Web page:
In general, these feelings of transference do not interfere too much with life, especially if you recognize that it are happening. It can become complicated or inappropriate if your own feelings become strong and are toward co-workers, colleagues, or friends, especially if you are feeling negative emotions or if it is sexualized transference.

Manifestations of the Therapist's Countertransference to the Patient

In most cases, when a patient is experiencing transference, a therapist recognizes this and can offer a level of understanding about these feelings. However, in some cases, a therapist may find that their own feelings and internal conflicts can transfer to the patient as well. This is called counter transference. Transference and countertransference can muddy the waters of the therapeutic relationship.

Counter transference can skew therapy, and potentially make it more difficult for the therapist to be objective. A therapist's feelings toward the patient's transference change therapy outcomes if not dealt with. This is why, in most cases, mental health professionals are equipped to appropriately handle cases of transference and countertransference.

Discussing Transference With Your Therapist

If you, as a patient, understand that you are experiencing transference, whether positive transference, negative transference, or sexualized transference, it may be helpful to discuss this in your therapy session. Mental health professionals are trained to recognize and deal with these sort of emotional responses.

Sometimes, when a therapist recognizes negative transference or sexualized transference during the therapeutic process, they will wait to bring it up. It may be upsetting to the patient, and they may not want to negatively impact the therapeutic relationship, so they will hold on discussing transference until they feel the patient is ready.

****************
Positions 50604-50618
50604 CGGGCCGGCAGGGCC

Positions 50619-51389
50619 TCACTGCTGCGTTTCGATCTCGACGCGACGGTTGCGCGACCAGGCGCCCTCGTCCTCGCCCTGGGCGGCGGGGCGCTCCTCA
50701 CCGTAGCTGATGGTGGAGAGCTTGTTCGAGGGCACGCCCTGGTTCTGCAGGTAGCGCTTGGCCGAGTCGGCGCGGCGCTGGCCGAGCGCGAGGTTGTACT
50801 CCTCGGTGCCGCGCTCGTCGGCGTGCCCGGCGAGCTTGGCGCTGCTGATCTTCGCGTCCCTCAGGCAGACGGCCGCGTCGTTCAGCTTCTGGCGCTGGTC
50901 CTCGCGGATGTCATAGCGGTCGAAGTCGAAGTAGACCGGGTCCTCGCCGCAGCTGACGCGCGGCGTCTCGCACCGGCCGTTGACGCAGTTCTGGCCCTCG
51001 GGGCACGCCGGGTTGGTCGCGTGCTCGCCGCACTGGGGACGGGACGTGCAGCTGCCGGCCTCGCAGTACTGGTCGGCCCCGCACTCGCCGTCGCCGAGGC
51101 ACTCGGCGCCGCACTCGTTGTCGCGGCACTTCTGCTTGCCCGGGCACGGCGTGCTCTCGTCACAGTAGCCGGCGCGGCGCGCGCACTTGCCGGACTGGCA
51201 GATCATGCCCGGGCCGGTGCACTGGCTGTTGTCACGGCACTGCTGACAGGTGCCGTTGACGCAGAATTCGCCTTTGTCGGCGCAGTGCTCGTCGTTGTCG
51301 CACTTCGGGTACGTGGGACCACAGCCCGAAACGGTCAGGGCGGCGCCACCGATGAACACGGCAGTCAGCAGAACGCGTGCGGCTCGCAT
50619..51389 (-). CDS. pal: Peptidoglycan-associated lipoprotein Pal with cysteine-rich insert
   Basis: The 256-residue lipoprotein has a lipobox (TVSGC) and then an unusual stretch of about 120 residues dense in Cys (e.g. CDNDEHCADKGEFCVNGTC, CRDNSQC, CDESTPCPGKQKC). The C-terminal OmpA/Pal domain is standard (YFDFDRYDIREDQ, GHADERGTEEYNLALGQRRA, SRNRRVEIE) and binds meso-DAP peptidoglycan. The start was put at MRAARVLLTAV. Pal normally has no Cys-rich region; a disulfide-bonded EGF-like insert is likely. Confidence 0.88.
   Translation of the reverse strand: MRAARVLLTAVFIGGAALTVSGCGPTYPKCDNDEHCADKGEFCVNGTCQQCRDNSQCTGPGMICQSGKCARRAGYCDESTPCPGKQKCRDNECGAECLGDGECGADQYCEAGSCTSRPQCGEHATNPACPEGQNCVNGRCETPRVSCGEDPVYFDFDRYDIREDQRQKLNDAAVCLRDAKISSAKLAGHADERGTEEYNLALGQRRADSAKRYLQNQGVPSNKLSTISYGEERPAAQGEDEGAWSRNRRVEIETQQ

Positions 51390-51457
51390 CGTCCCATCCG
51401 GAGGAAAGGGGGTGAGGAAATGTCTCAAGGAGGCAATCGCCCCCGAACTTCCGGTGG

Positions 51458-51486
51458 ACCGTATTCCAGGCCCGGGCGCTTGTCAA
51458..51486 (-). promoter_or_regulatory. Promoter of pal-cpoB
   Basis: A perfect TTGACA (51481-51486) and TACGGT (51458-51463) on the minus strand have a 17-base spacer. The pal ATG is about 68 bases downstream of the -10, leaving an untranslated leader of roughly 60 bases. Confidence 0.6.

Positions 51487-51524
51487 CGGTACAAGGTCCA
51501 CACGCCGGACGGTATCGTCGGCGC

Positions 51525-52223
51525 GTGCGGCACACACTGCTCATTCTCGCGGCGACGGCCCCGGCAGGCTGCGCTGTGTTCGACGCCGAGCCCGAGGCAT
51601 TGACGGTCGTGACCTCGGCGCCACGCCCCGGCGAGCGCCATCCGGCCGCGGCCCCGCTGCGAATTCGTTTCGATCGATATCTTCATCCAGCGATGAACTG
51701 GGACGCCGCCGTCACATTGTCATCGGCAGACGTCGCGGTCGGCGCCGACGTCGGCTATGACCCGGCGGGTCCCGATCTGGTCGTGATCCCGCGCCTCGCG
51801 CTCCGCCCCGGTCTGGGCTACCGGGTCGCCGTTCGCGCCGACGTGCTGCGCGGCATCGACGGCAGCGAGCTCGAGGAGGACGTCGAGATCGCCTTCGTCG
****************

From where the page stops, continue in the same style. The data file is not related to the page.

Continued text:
Otherwise, a psychologist may decide to use negative transference as a way to discover certain challenges with past relationships in the therapy session. It can be illuminating when the therapist recognizes negative transference and they can shift their approach as necessary during the therapeutic process.

Understand Your Feelings Indicate a Deeper Issue

Experiencing transference is not unusual, and it doesn't make you a bad person. Negative emotions from past relationships with family or other close attachments can make their way to the therapy room. This has been recognized in psychodynamic therapy for years, and a therapist is trained to recognize and deal with a patient's transference.

By dealing with unconscious feelings that come out as negative transference or erotic transference, you may be able to better understand yourself and strengthen the therapeutic relationship. If you and your therapist are able to discuss transference and countertransference honestly and openly in a therapeutic setting, you may be able to manage transference feelings and continue therapy.

Understanding Transference in the Therapeutic Relationship in Brooklyn

Feelings of transference and countertransference during the therapeutic process is not unheard of. If you have noticed transference reactions in past or present relationships and want to explore your unconscious reaction or emotional response toward others, a therapist can help

At Williamsburg Therapy Group, our team of doctoral-level psychotherapists are trained in recognizing and responding to transference attitudes and understands how unconscious feelings can affect the therapeutic process and therapy outcomes.

Give us a call today, and our patient coordinator will help you find the right Brooklyn therapist to offer a therapeutic setting and a therapeutic relationship that can help you identify and process these feelings, as well as build a greater sense of self awareness.

Book a Therapy Session in Brooklyn Today